Posted by on June 6th, 2016 at 2:02 pm

Uma Kleppinger.(Photo: Cyclone Bicycle)

Uma Kleppinger.
(Photo: Cyclone Bicycle)

One hire and one big change at the top are the latest stories from our local bike industry.

Cyclone Bicycle, a Portland based bike parts and accessory distributor, has hired Üma Kleppinger as its marketing content manager. And Dan Powell, co-founder of Portland Design Works is leaving the company.

Check out the press release below for more details on the Cyclone Bicycle news:

Kleppinger comes to Cyclone with 15 years of content creation and creative services experience, working in numerous markets. She has 6 years of experience in the cycling industry working as a copywriter, branding specialist and marketing consultant. She is a freelance editorial writer for national cycling publications, and has served as Editor-in-Chief on Specialized’s digital magazine, Your Ride, Your Rules.

“I’ve been looking for an opportunity to get on board with a growing bike brand where the diversity of my branding and content experience will directly contribute to that growth,“ said Kleppinger. “Working with big brands is exciting, but I especially enjoy helping to elevate emerging brands.”

Cyclone has enjoyed a growth spurt lately, with the recent acquisition of Action Bicycle USA and signing several new brands.The company has also restructured and expanded its Portland headquarters, underscoring the need to expand the marketing department.

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Burnside bridgehead development will come with new carfree road and raised bike lane on Couch

Posted by on June 6th, 2016 at 1:38 pm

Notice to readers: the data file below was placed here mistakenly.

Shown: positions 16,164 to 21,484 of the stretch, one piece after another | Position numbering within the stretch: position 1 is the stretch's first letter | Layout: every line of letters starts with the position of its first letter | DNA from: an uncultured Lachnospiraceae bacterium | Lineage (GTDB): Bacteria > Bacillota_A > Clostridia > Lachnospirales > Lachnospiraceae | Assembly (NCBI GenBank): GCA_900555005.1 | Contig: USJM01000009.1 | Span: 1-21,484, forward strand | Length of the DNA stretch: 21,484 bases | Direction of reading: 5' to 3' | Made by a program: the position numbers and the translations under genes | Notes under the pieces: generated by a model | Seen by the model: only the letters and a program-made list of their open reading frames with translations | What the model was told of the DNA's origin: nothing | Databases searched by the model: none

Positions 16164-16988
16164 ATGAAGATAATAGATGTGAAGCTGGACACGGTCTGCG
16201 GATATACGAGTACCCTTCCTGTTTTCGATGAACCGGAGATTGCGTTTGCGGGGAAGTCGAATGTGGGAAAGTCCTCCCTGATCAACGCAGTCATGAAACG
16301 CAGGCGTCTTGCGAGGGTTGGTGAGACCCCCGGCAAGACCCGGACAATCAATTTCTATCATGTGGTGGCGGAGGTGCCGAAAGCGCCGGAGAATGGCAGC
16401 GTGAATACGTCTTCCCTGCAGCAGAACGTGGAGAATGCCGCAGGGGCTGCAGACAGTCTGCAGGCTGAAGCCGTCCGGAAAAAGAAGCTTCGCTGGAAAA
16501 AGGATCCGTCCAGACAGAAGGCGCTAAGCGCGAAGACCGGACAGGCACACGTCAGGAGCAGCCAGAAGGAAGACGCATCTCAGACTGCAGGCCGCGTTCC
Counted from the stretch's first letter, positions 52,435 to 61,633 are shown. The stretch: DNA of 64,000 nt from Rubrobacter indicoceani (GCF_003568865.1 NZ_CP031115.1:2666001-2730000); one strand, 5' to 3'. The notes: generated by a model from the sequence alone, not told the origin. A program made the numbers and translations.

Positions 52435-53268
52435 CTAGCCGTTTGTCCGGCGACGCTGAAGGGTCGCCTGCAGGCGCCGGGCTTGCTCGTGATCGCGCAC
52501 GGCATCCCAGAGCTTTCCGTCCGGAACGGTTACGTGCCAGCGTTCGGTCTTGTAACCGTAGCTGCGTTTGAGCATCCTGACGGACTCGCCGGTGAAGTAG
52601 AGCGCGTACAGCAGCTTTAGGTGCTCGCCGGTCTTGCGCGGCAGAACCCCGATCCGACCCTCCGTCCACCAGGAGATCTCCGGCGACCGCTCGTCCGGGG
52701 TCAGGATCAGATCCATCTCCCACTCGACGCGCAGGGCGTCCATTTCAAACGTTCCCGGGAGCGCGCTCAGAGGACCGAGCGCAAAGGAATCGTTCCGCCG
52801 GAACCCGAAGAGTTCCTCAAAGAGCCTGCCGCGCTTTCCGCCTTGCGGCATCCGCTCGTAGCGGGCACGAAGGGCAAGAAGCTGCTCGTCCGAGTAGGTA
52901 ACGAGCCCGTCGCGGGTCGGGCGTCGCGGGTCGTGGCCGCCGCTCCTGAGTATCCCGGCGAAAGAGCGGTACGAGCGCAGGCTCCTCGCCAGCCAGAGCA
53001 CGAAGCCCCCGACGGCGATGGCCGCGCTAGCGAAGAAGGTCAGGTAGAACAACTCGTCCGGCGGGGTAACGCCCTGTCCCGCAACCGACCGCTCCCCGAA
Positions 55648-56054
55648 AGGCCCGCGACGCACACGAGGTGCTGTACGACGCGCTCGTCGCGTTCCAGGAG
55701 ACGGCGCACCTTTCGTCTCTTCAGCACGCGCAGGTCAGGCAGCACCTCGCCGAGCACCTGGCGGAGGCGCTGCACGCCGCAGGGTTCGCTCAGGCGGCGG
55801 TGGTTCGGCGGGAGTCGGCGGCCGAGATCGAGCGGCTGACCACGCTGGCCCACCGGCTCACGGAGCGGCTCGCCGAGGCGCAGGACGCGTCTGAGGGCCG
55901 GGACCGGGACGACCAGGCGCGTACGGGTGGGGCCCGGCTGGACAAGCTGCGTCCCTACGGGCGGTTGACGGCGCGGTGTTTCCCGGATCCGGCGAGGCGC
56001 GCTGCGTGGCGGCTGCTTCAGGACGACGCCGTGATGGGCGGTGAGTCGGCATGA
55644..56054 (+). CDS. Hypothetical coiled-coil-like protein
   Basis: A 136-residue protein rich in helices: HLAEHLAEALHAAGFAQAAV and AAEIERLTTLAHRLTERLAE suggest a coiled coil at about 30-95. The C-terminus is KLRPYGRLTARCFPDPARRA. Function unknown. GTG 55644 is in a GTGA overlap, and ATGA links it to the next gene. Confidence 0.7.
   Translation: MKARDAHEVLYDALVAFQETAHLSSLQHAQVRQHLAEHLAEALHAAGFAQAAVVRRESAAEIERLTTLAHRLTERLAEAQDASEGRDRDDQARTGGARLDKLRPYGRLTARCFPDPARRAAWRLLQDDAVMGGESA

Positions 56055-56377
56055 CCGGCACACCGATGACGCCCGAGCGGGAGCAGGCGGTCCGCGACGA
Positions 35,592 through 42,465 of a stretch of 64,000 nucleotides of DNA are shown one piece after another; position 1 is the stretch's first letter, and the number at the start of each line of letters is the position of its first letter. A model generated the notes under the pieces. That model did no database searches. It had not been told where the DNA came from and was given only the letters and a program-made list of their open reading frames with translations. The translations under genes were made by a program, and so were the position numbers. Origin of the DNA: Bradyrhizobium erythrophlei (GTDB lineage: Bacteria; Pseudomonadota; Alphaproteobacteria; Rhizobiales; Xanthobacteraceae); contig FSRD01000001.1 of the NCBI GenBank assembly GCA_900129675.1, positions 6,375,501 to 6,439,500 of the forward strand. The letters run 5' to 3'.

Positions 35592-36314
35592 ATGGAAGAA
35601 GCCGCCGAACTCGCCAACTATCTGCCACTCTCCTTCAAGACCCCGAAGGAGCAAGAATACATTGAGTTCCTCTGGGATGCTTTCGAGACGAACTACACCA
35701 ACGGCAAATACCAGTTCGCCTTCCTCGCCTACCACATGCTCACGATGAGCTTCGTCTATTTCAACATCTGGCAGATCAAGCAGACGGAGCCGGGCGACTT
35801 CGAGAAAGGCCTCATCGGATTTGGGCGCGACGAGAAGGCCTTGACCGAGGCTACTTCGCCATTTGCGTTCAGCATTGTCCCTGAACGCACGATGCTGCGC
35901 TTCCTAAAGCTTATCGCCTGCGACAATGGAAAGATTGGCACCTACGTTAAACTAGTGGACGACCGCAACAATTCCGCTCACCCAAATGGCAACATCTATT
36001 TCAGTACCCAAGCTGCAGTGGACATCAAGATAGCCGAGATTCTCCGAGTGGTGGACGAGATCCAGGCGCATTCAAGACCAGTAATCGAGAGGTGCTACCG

Aerial view of Couch curve and new road under construction.

Aerial view of Couch curve and new road under construction.

The last thing we need on the infamous “Couch Curve” where it enters onto the Burnside Bridge is a new road that adds another layer of auto traffic into the mix. Thankfully that’s not going to happen.

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Good news: Tesla agrees to build Willamette Greenway path segment

Posted by on June 6th, 2016 at 11:59 am

New design drawing showing where the path will go.

Latest plan drawing shows where the new path will go (in blue, existing path is in red).

They didn’t have to do it, but they did.

I’m happy to report that Tesla Motors has decided to pave a new section of the Willamette Greenway path that runs across a parcel they plan to develop in the South Waterfront neighborhood.

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BTA will change name, expand mission to walking, transit and political action

Posted by on June 6th, 2016 at 10:01 am

2013 BTA Alice Awards-17
BTA Executive Director Rob Sadowsky says the changes will usher in a new era of progress.
(Photos: J. Maus/BikePortland)

Change is afoot once again at the Bicycle Transportation Alliance. The Portland-based nonprofit organization announced today that they’ve embarked on a major transition that will result in a new name, a new mission, and a new entity that will allow them to be more engaged in political lobbying.

“This is about building a broad political tent that can move policymakers.”
— Rob Sadowsky, executive director

The organization plans to no longer focus solely on bicycling and will expand their mission to include advocacy for better transit and walking. In addition, the BTA board has voted in favor of creating a 501c4 alongside the 501c3, a move that would give the BTA more tools to influence elections and politics through endorsements, direct political lobbying, phone-banking for candidates, and so on. The 501c4 would also offer memberships to other organizations with aligned missions: like Oregon Walks, the Community Cycling Center, 1000 Friends of Oregon, OPAL Environmental Justice Oregon, and others. After the reorganization is complete the BTA could lead a new political action committee (PAC) that could have wide-ranging impacts on elections and policy measures statewide.